FDA warns traders against artificially ripening mangoes
Officials have asked them to opt for the ripening process, which uses ethylene gas from four government-approved centres in the Mumbai
In order to put a stop on ripening fruits artificially using calcium carbide, the Food and Drugs Administration (FDA) has started conducting surprise visits in the wholesale market where mangoes are being sold. “Last month, we met around 33 fruits traders from in and around Mumbai, warned them of strict action if any were found using the chemical,” said FDA Assistant Commissioner (Food) Suresh Deshmukh.
Using calcium carbide to artificially ripen any fruit is banned under the Food Safety and Standards Act (FSSA), 2006 and Regulations (FSSR), 2011. However, many traders illegally use this chemical to ripen mangoes, bananas and papayas.
They use the chemical because it ripens the fruit in two-and-a-half days and the fruit can be made available in the market before the season starts. Also, more stock can be brought into the market and it is very cost effective. According to an official from FDA, consuming fruits that are ripened using calcium carbide have a negative impact on health.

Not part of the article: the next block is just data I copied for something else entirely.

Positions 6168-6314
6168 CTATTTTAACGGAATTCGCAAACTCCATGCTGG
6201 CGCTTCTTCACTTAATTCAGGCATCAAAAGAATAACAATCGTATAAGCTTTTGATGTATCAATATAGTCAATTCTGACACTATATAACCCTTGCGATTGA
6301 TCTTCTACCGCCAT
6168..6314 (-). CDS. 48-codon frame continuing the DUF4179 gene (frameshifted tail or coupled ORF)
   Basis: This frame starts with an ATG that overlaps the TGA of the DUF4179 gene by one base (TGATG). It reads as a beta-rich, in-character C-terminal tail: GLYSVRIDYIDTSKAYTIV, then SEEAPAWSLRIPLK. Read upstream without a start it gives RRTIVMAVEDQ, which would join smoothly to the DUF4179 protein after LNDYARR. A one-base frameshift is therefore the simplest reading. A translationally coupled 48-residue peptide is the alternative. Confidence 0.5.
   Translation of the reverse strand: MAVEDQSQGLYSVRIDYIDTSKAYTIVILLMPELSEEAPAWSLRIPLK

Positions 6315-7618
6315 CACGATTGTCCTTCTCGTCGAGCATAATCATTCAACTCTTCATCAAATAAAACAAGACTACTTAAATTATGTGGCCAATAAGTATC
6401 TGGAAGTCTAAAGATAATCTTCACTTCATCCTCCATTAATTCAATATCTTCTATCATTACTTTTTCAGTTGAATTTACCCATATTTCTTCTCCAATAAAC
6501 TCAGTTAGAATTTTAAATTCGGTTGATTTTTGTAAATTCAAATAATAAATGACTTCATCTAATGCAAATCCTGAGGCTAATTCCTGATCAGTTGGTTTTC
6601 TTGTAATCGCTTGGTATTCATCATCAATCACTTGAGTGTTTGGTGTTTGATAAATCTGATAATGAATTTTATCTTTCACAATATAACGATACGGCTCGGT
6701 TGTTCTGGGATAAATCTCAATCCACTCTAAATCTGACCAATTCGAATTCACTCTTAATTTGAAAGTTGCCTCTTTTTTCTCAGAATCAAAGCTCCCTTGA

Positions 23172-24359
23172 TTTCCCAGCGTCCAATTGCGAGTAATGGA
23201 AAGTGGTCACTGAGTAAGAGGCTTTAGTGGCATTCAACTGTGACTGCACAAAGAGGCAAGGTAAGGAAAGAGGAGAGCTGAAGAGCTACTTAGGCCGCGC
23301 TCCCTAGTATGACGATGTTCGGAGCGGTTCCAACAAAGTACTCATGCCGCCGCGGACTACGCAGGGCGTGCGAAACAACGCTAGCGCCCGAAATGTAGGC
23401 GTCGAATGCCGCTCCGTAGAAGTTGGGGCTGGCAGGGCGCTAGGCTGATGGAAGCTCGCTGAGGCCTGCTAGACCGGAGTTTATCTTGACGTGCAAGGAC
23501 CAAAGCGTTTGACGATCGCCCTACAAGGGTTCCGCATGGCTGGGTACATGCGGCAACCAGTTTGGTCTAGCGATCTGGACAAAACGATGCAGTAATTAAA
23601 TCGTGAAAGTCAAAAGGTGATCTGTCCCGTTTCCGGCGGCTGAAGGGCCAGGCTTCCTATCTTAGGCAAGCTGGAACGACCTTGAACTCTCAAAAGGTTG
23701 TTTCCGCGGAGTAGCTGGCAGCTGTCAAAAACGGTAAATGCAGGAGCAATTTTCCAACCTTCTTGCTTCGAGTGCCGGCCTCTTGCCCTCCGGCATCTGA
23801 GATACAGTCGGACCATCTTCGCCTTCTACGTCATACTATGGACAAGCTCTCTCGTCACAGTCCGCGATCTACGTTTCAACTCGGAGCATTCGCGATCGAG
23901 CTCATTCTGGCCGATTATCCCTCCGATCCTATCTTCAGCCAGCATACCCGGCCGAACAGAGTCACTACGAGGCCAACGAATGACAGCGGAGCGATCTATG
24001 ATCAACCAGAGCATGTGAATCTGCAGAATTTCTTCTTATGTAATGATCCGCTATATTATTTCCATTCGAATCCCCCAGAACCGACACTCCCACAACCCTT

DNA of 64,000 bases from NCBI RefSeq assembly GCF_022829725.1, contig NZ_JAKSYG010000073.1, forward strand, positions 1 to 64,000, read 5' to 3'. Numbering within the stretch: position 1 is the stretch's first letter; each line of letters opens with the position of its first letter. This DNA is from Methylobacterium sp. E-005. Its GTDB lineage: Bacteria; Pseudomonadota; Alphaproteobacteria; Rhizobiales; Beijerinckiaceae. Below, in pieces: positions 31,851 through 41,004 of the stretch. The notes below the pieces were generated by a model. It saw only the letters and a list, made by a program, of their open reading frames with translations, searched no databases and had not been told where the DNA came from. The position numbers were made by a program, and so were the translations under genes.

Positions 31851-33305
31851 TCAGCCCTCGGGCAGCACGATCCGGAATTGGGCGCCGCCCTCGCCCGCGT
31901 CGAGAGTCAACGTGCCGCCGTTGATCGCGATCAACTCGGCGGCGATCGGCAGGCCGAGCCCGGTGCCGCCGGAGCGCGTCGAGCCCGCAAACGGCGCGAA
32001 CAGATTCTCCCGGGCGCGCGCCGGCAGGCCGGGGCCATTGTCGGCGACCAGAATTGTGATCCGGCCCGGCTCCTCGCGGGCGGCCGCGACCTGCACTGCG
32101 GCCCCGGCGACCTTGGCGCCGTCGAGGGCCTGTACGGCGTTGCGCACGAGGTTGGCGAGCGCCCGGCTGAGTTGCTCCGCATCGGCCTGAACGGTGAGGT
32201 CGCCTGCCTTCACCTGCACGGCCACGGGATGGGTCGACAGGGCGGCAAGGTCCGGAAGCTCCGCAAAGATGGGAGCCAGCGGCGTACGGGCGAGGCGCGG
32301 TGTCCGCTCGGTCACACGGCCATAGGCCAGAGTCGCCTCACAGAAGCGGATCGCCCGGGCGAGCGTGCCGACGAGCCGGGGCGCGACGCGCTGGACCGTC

“If a person eats chemically-ripened fruit, it may lead to headaches, dizziness, cancer and heart diseases,” an FDA official said. The FDA officials have told traders that they should approach the four government-approved centres in Mumbai where mangoes are ripened using ethylene gas. The fruit takes four days to ripen using this procedure.
Did you know?
To hasten the ripening process, small paper sachets of calcium carbide are placed between the fruits in the box. Due to ventilation, the chemical reacts with air and heat is produced which, in turn, helps the fruit to ripen early. In the process, the colour of the mango changes from green to dark yellow. According to experts, only the colour of the fruit changes but the fruit becomes tasteless.
Number of days it takes for a mango plucked from the tree to ripen on its own